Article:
Ehrlich working to close the gender gap

Education issues help Republican governor draw women from O'Malley and Democrats

Sun poll

September 24, 2006|By John Fritze | John Fritze,Sun Reporter

Republican Gov. Robert L. Ehrlich Jr. has made significant strides among women voters in recent months - eliminating a political gender gap that has historically benefited Democrats, a new poll for The Sun shows.

Baltimore Mayor Martin O'Malley's support among women dropped from an 11 percentage point lead over Ehrlich in July to 6 percentage points this month, suggesting that Ehrlich's effort to wrest female voters from his Democratic opponent is paying off.

In a series of television advertisements airing in the Baltimore media market over the past several weeks, Ehrlich has pounded on problems faced by the city's schools, stressing an issue that many believe resonates strongly with women. His third advertisement, which began airing in July, features a series of women speaking about the governor's record on education.

"The reason the gap is not there is because the governor has been very believable about his concern for education," said Carol L. Hirschburg, a Republican political strategist who is active in Maryland politics but not involved in Ehrlich's campaign. "In this race, my guess is the gap [over] education is not there."

Forty-one percent of likely voters who are women said they will vote for Ehrlich, compared with 42 percent of men, according to the poll conducted by Potomac Inc., an independent Bethesda-based company. Forty-seven percent of women said they would vote for O'Malley, compared with 49 percent of men.

The survey of 815 likely voters was conducted Sept. 15 to Sept. 18, and has a margin of error of 3.5 percentage points. The error rate is higher when considering subgroups such as men and women.

In a poll conducted for The Sun in July, 46 percent of women voters said they would support O'Malley, compared with 35 percent for Ehrlich. In November, 50 percent of women supported the mayor, with about one in three backing Ehrlich.

"Typically, women have been a good constituency for Democrats to rely on," said Keith Haller, president of Potomac Inc. "Certainly, in the last decade there has been a profound gender gap in national politics where women tended to prefer Democratic candidates."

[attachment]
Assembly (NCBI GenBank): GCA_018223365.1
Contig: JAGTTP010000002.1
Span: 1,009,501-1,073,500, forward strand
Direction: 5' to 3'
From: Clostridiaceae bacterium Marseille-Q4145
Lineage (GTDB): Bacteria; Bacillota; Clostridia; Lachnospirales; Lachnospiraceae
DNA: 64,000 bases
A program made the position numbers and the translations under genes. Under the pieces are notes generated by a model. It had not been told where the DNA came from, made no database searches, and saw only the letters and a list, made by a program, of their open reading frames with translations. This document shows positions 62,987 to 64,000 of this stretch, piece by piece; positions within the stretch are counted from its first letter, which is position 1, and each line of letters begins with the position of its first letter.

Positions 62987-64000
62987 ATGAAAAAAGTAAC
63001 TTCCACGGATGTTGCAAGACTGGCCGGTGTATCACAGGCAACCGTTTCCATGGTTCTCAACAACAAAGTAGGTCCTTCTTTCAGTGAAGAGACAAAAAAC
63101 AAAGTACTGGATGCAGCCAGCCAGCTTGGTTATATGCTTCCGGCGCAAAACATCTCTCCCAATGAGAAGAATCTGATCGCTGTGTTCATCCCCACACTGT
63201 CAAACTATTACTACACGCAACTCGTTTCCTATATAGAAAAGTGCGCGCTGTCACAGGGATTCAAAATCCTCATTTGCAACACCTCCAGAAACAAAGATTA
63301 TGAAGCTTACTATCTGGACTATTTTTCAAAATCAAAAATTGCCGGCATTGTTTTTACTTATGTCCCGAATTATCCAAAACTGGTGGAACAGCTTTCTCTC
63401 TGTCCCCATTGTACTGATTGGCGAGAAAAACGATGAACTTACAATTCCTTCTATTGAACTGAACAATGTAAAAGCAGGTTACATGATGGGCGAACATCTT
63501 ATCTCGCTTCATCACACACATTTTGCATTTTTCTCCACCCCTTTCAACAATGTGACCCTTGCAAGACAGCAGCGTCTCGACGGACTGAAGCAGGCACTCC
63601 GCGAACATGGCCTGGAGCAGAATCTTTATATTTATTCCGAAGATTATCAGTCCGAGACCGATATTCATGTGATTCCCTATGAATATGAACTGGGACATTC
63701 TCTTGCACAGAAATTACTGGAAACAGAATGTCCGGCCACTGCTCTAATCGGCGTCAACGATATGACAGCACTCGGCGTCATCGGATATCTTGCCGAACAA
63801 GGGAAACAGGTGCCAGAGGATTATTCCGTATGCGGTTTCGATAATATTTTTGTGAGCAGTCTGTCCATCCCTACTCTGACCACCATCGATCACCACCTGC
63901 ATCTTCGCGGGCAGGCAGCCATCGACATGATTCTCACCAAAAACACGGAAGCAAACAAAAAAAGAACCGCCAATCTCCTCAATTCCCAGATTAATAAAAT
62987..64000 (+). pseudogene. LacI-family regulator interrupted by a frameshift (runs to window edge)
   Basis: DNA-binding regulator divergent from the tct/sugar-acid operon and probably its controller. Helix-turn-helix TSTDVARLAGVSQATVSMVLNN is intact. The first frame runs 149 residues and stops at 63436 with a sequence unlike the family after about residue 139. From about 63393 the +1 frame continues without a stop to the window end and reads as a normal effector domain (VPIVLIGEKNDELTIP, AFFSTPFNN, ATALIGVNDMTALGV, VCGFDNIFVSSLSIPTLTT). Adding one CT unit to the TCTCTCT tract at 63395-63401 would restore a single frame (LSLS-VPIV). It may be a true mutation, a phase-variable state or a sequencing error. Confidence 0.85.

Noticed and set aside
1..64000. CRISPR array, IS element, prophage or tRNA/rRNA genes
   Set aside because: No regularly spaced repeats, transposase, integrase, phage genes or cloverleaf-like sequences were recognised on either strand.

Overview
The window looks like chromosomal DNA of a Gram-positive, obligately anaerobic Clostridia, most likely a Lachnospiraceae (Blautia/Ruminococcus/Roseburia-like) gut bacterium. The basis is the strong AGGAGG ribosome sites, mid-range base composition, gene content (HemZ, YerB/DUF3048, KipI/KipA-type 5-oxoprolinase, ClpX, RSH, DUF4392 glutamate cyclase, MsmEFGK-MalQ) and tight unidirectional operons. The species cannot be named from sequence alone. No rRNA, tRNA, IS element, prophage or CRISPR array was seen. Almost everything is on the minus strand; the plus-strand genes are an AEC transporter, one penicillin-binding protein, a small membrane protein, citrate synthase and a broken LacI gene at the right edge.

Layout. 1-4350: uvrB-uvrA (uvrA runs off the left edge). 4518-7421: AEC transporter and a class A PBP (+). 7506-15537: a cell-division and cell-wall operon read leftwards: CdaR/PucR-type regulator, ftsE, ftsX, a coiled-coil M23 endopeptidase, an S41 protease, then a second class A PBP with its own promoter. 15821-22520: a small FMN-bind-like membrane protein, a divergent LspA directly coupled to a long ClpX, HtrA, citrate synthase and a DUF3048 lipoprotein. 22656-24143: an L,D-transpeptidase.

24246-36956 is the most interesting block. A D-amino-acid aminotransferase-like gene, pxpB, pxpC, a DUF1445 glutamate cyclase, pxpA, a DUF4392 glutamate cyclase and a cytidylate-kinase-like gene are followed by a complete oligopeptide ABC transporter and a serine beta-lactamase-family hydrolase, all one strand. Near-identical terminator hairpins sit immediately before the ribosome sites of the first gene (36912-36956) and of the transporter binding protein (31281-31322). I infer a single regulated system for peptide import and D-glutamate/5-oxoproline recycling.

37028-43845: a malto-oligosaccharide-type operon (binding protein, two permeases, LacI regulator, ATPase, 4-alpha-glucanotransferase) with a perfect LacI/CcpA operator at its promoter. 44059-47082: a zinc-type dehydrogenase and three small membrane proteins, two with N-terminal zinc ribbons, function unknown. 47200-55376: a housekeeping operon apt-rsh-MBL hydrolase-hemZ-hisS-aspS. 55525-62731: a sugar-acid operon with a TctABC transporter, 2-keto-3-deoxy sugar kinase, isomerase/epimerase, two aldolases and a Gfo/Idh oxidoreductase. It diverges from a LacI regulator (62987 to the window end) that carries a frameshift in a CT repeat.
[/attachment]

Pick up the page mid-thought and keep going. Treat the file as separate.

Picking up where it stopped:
In June, Ehrlich selected a woman as his running mate, state Disabilities Secretary Kristen Cox. If the Republican ticket wins, Cox would be the state's second female lieutenant governor, after Kathleen Kennedy Townsend. But experts almost universally agree that few if any state voters choose a governor based on his running mate.

Many women voters who responded to the poll and indicated that they would vote for Ehrlich raised education as a primary issue.

"I figure, if [O'Malley] can't fix the schools in Baltimore, he can't fix the schools in the rest of state," said Tonja Winters of Severn, a stay-at-home mother who indicated that she would probably vote for Ehrlich. Winters, who is 28 and who described herself as a Republican, has two children in school.

Education has been a politically charged issue in Maryland for months. Earlier this year, state schools Superintendent Nancy S. Grasmick proposed taking control of 11 chronically failing middle and high schools in the city. But the plan, which Ehrlich supported and has since noted in campaign advertisements, was blocked by the Democratic-controlled General Assembly. O'Malley supported the legislature's decision.

Control of city schools is shared between the city and the state.

Respondents were evenly split when asked which candidate would do a better job improving public schools. Forty percent chose O'Malley,and 40 percent chose Ehrlich.

The gender gap, the difference in candidate support between the sexes, is a regular feature of modern elections that tends to benefit Democrats and also tends to be more pronounced in national politics than in state races. In 1960, men and women were just as likely to be registered as Democrats or Republicans. Since then, male affiliation with the Democratic Party has dropped about 20 percentage points.

Maryland's higher-than-average education level - and the high margin of voters who are enrolled as Democrats here - may partly explain why the gap is much less pronounced, one expert speculated.

"It very well could be that the men in Maryland are more similar in their political preferences to Maryland women than they are in other states," said Karen M. Kaufmann, an associate professor of government and politics at the University of Maryland, College Park who has written extensively on the gender gap in elections.

"What you're really looking at is not that women are more liberal, but that it's men who may be more liberal," she said.

How the poll was conducted

The Sun poll was conducted by Potomac Inc., an independent survey research firm based in Bethesda that has been polling for the newspaper since 1998 and has been surveying Maryland voters on issues and politics for more than 20 years.

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